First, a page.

How Stable is Deep Ocean Circulation in Warmer Climate?

If circulation of deep waters in the Atlantic stops or slows due to climate change, it could cause cooling in northern North America and Europe – a scenario that has occurred during past cold glacial periods. Now, a Rutgers coauthored study suggests that short-term disruptions of deep ocean circulation occurred during warm interglacial periods in the last 450,000 years, and may happen again.

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East Antarctica’s Denman Glacier has retreated almost 3 miles over last 22 years

Irvine, Calif., March 23, 2020 – East Antarctica’s Denman Glacier has retreated 5 kilometers, nearly 3 miles, in the past 22 years, and researchers at the University of California, Irvine and NASA’s Jet Propulsion Laboratory are concerned that the shape of the ground surface beneath the ice sheet could make it even more susceptible to climate-driven collapse.

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$8.3M award to WHOI extends observational record of critical climate research

The National Science Foundation (NSF) recently awarded $8.2 million to the Woods Hole Oceanographic Institution (WHOI) to extend the life of the Overturning in the Sub-polar North Atlantic Program (OSNAP) in a key part of Earth’s ocean-climate system. The award is part of a $15.5 million grant to four U.S. institutions that will help add four years to the record being assembled by the observatory.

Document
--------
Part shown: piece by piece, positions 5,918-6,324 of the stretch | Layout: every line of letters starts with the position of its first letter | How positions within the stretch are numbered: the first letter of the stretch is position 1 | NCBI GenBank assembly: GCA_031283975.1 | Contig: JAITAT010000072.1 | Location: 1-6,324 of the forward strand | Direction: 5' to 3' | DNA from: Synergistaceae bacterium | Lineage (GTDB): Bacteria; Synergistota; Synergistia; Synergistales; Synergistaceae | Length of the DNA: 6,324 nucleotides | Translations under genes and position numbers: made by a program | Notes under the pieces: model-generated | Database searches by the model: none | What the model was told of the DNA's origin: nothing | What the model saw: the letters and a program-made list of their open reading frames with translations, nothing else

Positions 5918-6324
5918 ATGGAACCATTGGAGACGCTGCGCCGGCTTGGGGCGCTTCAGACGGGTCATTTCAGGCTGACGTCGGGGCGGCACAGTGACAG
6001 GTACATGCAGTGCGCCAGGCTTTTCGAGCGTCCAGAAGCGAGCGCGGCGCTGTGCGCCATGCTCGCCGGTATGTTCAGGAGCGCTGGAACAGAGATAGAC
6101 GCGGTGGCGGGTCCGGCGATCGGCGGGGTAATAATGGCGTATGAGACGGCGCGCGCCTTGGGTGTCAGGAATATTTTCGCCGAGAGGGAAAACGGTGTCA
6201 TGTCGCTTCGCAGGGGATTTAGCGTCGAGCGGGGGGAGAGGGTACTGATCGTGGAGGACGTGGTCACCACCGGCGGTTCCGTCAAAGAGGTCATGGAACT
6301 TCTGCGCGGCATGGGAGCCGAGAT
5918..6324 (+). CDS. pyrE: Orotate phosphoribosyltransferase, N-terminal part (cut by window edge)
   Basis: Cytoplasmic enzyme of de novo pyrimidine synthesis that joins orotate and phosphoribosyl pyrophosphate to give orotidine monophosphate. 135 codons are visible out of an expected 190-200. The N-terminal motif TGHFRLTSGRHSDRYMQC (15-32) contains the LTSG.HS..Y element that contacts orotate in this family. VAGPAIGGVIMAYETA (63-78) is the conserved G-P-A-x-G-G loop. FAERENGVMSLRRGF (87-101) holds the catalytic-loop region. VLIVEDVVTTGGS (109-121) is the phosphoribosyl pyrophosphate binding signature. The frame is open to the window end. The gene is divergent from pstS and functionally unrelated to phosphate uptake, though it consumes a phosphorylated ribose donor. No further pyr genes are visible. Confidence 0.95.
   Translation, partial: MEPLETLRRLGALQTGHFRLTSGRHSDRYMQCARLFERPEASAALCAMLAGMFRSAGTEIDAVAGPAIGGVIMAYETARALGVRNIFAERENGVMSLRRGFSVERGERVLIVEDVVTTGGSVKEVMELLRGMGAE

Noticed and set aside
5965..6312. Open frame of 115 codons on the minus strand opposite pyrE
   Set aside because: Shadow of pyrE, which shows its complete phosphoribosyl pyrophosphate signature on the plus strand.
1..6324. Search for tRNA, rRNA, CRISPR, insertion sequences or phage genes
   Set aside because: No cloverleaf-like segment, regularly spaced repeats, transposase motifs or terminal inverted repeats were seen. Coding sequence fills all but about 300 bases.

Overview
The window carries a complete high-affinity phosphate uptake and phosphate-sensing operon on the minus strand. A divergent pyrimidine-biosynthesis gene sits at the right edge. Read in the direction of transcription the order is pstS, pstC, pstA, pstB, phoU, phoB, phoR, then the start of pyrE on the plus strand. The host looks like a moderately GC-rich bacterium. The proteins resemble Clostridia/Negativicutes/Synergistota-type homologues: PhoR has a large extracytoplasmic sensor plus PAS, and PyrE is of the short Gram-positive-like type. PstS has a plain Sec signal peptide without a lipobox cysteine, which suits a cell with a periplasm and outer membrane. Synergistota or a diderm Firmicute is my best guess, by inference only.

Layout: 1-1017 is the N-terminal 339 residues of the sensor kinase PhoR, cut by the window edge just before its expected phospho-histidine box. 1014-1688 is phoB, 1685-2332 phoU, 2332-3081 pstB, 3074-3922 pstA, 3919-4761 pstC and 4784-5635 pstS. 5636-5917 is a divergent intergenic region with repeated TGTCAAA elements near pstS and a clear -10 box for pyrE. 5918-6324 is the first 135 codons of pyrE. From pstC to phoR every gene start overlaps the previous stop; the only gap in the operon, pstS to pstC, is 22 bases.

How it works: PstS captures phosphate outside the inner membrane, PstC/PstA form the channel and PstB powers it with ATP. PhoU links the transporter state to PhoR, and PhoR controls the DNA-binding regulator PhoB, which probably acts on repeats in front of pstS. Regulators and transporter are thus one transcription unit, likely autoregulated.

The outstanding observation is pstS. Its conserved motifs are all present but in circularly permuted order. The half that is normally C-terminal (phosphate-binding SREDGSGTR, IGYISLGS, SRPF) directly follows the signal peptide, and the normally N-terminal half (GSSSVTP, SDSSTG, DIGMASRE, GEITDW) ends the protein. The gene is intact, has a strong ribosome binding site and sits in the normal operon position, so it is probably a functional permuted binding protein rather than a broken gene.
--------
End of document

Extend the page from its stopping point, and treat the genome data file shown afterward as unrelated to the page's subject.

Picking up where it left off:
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California’s strict air quality regulations help farmers prosper, UCI-led study finds

Irvine, Calif., March 16, 2020 – Farmers in California’s Central Valley are not known for their love of government regulations, but those same growers have seen a boost in the productivity of their high-value crops – and greater earnings – as a result of the Golden State’s strict air pollution controls. For a study published today in Nature Food, researchers at the University of California, Irvine and other institutions conducted a statistical analysis of pollution exposure and yields from 1980 to 2015 on a key sector making up about 38 percent of the state’s total agricultural output: perennial crops such as almonds, grapes, nectarines, peaches, strawberries and walnuts.

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How new data can make ecological forecasts as good as weather forecasts

Soon, University of Wisconsin–Madison ecologist Ben Zuckerberg thinks we’ll be able to pull off the same forecasting feat for bird migrations and wildlife populations as for climate forecasts. That’s because just as those recurring changes in climate have predictable consequences for humans, they also have predictable effects on plants and animals.

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